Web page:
After two months, the country is starting to step out of quarantine. In that short time, marketers of all sizes have found that their roadmap for digital transformation is woefully obsolete. As they find ways to efficiently and effectively move forward, most are looking for indicators of what to prioritize and where to go next.
Previously-disengaged generations are ramping up data usage in a serious way. Screen-fueled alternatives are replacing increasingly risky in-person events and gatherings. On-demand goods and services are at such a premium, their underlying infrastructure is buckling under the weight of the demand.At the heart of it all is, unsurprisingly, digital.
There have been some key customer behaviors shifts that will likely see their impact last well beyond the softening of social distancing measures.
Zoom is now a key participant in family visits, corporate events and daily schoolwork. Happy hours and game nights have gone virtual, thanks to Houseparty. Political campaigns are shifting townhalls and fundraising efforts to Facebook and Instagram Live. FaceTime is supercharging a surge in demand for telehealth, facilitating everything from annual physicals to weekly counseling sessions.
These connections are truly consequential, carrying emotional impact. As consumers begin to equate them with their in-person counterparts, this form of connection will become just another natural part of the ecosystem. Brands need to be ready to expand their ability to effectively and securely meet people where they are.
Digital releases of films and music are nothing new. Neither are online-exclusive events. However, as movement and public gatherings have been restricted, customers have opened up their desire for more, higher-quality in-home entertainment, triggering a number of dominoes that have been waiting to tumble.
Disney expedited the release of marquee films Frozen 2 and Onward to their now 50 million-subscriber Disney+ platform while they were still in theaters. Less than two weeks into most quarantines, Amazon unveiled Amazon Prime Cinema, which brought first-run films like Birds of Prey home in a way that most major film distributors have feared for years, but embraced out of necessity. Amazon also provided a virtual venue for SXSW’s film festival after the annual in-person event was canceled.
Major recording artists ranging from Miley Cyrus and Diplo, to Migos and The National are taking to Facebook Live, YouTube Live, Instagram, StageIt and more to bring joy to the homes of their fans, now that they can’t perform in person.
Consumers will build muscle memory for attending online events live or as a replay experience. They’ll also expect to be able to get “the good stuff” at home. This will create a space for brands to take marquee events, product launches and more online with confidence, as Louis Vuitton showed with a successful WeChat-based Valentine’s Day promotion during China’s lockdown window.
Consumers have gotten comfortable with having everything delivered to their house, especially food, groceries and other essentials. Similarly, they’re also viewing curbside pickup options as a safe and often necessary way of accessing their favorite retail establishments.
Within weeks of states issuing Shelter in Place/Stay at Home orders, local restaurants and craft breweries across the country stood up homespun delivery options. Grocers saw their curbside pickup options (like Kroger’s ClickList) max out fulfillment timeslots. Previously “unconnected” retailers like Michael’s deployed curbside pickup and same-day delivery options that, while occasionally clunky, lowered barriers that would have otherwise prevented in-store visits. Instacart, UberEats and Deliveroo saw record surges for their gig-delivery services.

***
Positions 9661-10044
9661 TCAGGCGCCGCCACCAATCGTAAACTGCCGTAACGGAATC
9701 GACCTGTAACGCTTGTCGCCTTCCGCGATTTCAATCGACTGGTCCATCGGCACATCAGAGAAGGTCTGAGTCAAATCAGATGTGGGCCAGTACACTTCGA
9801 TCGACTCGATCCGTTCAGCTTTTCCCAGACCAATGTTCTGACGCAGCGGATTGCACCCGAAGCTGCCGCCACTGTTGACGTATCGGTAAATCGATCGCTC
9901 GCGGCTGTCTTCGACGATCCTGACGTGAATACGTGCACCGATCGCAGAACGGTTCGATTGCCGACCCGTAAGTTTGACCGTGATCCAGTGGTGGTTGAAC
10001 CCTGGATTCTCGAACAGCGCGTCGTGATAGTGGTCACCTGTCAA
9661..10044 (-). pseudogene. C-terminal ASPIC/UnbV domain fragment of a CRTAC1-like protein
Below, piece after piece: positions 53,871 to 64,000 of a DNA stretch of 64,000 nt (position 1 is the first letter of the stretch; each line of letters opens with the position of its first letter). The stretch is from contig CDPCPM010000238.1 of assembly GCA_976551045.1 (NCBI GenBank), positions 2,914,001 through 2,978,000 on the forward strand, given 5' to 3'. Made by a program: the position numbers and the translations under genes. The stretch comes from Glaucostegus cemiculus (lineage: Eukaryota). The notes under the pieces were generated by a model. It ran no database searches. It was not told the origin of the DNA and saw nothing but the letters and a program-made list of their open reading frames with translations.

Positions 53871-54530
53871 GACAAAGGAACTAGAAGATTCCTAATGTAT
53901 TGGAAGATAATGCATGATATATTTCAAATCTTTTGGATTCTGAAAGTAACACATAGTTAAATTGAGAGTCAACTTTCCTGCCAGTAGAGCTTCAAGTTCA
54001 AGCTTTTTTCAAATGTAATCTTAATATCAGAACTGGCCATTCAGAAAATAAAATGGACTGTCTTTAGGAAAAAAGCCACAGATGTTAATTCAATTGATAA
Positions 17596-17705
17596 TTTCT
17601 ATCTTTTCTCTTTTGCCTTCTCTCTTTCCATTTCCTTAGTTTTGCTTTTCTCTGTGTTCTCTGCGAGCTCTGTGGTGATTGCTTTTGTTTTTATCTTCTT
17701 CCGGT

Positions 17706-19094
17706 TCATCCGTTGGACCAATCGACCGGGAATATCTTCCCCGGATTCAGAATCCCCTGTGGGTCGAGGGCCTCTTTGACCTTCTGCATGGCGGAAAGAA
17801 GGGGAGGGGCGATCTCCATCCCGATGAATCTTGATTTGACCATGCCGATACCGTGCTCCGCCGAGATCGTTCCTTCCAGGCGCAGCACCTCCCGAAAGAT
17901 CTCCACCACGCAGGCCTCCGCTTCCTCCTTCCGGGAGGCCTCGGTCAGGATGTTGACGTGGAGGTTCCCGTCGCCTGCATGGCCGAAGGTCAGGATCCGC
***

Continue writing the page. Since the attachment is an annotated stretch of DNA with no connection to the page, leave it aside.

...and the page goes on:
Consumers across the country will have grown accustomed to one-click or call access. Even once the economy opens back up, customers will expect to still have the option for streamlined service from their favorite restaurants and retailers available. Brands who are building infrastructure to solve for survival now should already be planning for a permanent, scalable solution that can persist for years to come.
As consumers have stayed home, they’ve disengaged from their daily routine – a routine that brands and businesses rely on to keep their bottom line in the black. They’ve run the gamut from solving for self-preservation, to opening themselves back up to indulging during a time when they feel isolated from the rest of the world.
Consumers expect that brands will “get” that their priorities are evolving, and that they’ll act like, well, people in response.
Burger King and Starbucks have used social to do just that. The former shared a recipe for an at-home quarantine version of their world-famous Whopper, while the latter shares tips for how to homebrew the best cup of coffee with the equipment available. In both scenarios, the brands are solving for needs in the now, with the understanding that their loyal customers will come back when the time is right.
Customers will take note of brands that act as good, thoughtful citizens, and those that don’t. Staying in tune with shifting demands – often by paying close attention to conversation in the social sphere – and adding value at each touch point will go a long way when things pick up.
These shifts are indicators of a “hockey stick moment” for digital’s role in the lives of everyday people. Digitally-driven behaviors that developed or were protracted out of necessity will endure in a post-COVID-19 market.
Marketers and business leaders will need to solve for where their customers are going, regardless of what the plan was two months ago. For most organizations this will require accelerated, sustainable, digital transformation that addresses people, processes and technology.
We welcome the opportunity to discuss how key customer shifts will impact your brand's digital strategy. Contact us to set up some time to chat!